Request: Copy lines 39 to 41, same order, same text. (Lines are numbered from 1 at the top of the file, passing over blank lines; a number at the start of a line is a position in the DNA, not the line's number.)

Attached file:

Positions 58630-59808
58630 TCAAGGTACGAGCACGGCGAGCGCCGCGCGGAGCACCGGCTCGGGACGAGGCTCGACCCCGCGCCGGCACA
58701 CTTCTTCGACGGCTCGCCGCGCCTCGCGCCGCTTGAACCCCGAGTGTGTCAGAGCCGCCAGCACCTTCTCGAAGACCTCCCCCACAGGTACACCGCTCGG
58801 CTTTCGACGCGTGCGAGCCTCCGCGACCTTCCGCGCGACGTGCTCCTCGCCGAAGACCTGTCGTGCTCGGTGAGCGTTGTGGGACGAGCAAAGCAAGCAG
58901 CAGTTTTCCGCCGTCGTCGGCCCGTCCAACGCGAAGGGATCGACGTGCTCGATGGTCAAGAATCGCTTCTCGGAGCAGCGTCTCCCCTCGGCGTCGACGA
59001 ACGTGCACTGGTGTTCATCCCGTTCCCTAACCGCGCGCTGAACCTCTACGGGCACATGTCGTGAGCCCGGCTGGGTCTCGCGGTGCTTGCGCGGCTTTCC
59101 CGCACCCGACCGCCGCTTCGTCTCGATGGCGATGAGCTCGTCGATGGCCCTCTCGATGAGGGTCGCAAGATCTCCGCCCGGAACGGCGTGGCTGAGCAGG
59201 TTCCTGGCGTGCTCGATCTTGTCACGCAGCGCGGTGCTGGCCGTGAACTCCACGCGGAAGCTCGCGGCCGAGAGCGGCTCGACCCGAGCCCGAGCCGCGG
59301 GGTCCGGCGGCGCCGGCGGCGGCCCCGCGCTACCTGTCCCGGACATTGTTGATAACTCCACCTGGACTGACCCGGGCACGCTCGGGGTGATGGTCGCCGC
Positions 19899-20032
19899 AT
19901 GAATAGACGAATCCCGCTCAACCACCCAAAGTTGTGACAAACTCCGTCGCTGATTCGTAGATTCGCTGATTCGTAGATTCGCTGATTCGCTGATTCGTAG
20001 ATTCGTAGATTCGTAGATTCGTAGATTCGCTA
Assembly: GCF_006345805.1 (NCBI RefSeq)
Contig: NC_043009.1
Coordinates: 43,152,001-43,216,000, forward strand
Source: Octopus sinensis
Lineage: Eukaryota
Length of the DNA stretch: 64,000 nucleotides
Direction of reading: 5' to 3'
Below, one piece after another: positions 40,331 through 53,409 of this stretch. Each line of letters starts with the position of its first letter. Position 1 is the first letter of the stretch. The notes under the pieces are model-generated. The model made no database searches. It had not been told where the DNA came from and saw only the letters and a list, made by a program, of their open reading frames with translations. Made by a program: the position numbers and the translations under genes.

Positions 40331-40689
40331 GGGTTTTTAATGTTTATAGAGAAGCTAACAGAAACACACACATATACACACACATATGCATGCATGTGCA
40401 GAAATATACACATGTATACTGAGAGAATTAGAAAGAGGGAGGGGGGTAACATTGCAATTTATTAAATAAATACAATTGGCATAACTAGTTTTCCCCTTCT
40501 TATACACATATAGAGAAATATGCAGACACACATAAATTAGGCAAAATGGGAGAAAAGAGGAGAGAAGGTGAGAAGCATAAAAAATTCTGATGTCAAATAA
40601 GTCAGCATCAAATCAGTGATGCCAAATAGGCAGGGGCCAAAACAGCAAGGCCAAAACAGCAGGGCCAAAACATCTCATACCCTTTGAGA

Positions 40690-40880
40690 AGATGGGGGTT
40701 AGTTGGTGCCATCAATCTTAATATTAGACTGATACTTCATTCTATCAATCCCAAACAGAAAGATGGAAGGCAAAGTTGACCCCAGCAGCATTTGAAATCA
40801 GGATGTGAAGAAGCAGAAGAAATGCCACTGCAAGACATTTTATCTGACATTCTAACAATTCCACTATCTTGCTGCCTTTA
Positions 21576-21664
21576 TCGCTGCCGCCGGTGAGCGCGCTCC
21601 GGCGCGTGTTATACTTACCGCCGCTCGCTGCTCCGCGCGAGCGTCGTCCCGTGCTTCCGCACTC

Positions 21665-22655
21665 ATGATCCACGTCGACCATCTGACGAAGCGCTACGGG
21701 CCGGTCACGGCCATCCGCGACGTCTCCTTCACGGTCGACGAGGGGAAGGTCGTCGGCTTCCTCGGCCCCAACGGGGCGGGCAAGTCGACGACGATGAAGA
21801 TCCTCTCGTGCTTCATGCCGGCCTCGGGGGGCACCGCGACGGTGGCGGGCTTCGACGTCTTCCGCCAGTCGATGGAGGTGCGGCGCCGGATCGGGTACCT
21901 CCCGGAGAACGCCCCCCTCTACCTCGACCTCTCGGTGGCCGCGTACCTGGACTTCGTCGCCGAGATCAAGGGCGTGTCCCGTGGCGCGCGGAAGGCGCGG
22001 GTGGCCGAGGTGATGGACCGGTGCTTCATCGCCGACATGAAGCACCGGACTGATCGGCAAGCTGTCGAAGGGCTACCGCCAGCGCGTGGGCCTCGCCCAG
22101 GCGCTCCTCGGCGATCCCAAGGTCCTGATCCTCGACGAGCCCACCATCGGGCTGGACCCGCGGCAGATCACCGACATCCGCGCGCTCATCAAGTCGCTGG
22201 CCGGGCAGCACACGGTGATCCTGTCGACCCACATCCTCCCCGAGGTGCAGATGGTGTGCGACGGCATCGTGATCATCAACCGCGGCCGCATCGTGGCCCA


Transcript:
22001 GTGGCCGAGGTGATGGACCGGTGCTTCATCGCCGACATGAAGCACCGGACTGATCGGCAAGCTGTCGAAGGGCTACCGCCAGCGCGTGGGCCTCGCCCAG
22101 GCGCTCCTCGGCGATCCCAAGGTCCTGATCCTCGACGAGCCCACCATCGGGCTGGACCCGCGGCAGATCACCGACATCCGCGCGCTCATCAAGTCGCTGG
22201 CCGGGCAGCACACGGTGATCCTGTCGACCCACATCCTCCCCGAGGTGCAGATGGTGTGCGACGGCATCGTGATCATCAACCGCGGCCGCATCGTGGCCCA